Another name in the saga is “Etta.”
At first I did double and triple takes, thinking this name couldn’t be referring to Aunt Etta. It didn’t. It referred to Etta Moon Chung, another I-Hotel resident and leader. In Habal’s book Aunt Etta’s existence is only acknowledged with 19 words and one date in two sentences. “That same year Felix married a Creole woman from New Orleans.” And: “His wife died in an automobile accident in 1964.” In fact, all the people I talked to about Uncle Felix post-1964 or so said they had never heard of Aunt Etta. Habal’s background sketch of his life omits virtually the whole time I knew him as a child but recounts him enacting an almost mythic path travelled by many first-generation Filipino men in the U.S., including my Father, Jose E. Guzman. Dreams of an education and a profession versus the reality of menial jobs and the itinerant lifestyles following those jobs; working in the fields, sometimes attempting to organize farm workers; U.S. army as savior and path to citizenship; some education, perhaps on the GI bill, but rarely rising, despite it all, above the menial.
I was surprised to learn of Uncle Felix’s long-term tie to the International Hotel. He moved back to it permanently in 1969, but had been living there intermittently since 1926, his longest time away being the time I knew him as a child, when no shadow of organizing or socialist thinking ever seemed to cross his mind. He seemed absolutely content then, his radical days a distant lifetime away. The International Hotel reawakened that former life. He was the I-Hotel’s poster child all right, and not just in papers and government reports. Rachel Romero’s stunning black and white etchings and posters show Uncle Felix as the Ur-Socialist soldier standing up against and smashing the capitalist machine, or the gentle, mustachioed revolutionary with landscapes of words about freedom and justice flowing behind and around him. He was also much more than a poster child. Always mentioned is his striking authority, his rapport with youth. He took the lead in opposing the Moscone plan, sniffing out implications that would have put I-Hotel tenants in untenable positions. Nor was he intimidated by Judge Ira Brown. “Why should he talk like that?” he said. “We are citizens…Four Seas shouldn’t be here in the first place.”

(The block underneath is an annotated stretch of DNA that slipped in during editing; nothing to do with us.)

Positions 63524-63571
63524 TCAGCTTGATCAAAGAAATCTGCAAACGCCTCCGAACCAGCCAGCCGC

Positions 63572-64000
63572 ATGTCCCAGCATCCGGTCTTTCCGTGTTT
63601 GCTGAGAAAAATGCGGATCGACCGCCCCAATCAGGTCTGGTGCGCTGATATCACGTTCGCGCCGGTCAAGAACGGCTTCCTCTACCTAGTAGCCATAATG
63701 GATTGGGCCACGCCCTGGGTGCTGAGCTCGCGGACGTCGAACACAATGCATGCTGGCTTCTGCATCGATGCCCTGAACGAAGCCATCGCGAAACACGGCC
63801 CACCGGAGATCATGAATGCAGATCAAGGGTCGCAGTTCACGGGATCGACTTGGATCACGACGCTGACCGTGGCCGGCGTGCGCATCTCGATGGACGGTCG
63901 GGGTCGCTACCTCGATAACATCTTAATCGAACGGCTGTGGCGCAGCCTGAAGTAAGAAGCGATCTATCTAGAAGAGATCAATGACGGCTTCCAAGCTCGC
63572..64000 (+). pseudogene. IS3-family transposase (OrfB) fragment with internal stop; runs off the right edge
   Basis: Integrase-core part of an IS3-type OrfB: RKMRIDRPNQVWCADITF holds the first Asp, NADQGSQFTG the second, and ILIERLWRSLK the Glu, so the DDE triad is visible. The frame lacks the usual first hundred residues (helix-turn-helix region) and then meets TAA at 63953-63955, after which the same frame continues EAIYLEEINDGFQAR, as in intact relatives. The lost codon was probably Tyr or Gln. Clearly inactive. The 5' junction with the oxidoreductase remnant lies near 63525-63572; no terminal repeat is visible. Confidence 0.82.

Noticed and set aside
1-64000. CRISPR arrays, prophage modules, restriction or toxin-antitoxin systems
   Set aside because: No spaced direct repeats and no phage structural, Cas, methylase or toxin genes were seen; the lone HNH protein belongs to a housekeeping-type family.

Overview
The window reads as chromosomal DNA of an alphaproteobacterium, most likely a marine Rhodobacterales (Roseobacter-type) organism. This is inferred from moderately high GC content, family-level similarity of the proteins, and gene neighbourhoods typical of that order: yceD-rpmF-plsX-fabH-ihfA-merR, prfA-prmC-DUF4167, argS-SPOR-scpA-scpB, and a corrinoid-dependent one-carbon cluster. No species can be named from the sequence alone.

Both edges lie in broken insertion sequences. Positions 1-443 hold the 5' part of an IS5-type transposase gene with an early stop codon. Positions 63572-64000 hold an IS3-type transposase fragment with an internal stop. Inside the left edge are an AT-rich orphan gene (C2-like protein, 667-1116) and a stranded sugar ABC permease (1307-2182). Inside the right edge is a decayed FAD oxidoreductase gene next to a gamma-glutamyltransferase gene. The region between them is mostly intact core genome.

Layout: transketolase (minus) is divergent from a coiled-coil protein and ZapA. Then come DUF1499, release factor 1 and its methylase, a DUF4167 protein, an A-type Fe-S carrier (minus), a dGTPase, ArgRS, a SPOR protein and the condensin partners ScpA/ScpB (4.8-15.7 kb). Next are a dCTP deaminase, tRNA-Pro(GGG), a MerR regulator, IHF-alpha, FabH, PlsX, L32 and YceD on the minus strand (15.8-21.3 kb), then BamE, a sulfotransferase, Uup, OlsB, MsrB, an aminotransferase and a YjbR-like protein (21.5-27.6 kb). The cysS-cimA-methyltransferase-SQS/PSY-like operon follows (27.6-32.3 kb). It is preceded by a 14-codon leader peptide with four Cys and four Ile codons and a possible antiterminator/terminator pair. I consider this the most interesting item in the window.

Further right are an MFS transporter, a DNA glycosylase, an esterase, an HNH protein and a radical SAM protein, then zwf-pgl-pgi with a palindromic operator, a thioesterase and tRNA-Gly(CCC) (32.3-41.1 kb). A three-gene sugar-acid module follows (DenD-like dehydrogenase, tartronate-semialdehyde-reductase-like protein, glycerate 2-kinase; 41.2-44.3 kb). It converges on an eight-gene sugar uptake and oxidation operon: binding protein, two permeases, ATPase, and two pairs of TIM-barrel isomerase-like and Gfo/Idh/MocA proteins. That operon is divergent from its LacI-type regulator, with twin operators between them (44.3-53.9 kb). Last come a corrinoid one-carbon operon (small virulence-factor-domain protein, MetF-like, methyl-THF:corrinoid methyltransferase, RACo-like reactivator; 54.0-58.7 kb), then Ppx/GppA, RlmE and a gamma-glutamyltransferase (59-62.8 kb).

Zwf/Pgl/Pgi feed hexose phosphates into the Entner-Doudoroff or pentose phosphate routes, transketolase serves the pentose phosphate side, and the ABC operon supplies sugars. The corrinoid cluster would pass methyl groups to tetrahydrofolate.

Pablo Ayson, Felix’s brother, traveled another path.
A merchant marine for twenty years, he later settled in the small California valley town of Terra Bella, where so many from my village in the Philippines settled that it was widely known as Little San Esteban. Yet the trail of facts about Uncle Paul’s life has pretty much gone cold. At his death I received no envelope of personal effects as I had from Uncle Felix—or whomever it was decided I should have them. I only have sharply etched memories. Pablo, whom I always called Uncle Paul, was definitely the craziest of my uncles, a man who told me dirty jokes as we picked leaves off grapevines in preparation for picking the grapes themselves when I was just 12 or 13. Years later, my first wife and I spent our first anniversary travelling the long, dusty way from the Bay Area to Terra Bella for a Filipino celebration neither of us wanted to attend. We were considering moving into a duplex from our tiny one-bedroom apartment, and I had said we were $200 short. Soon after we arrived, tired and morose, Uncle Paul came up to me, said, “Sorry I missed your wedding,” and handed me an envelope. Inside were two $100 bills.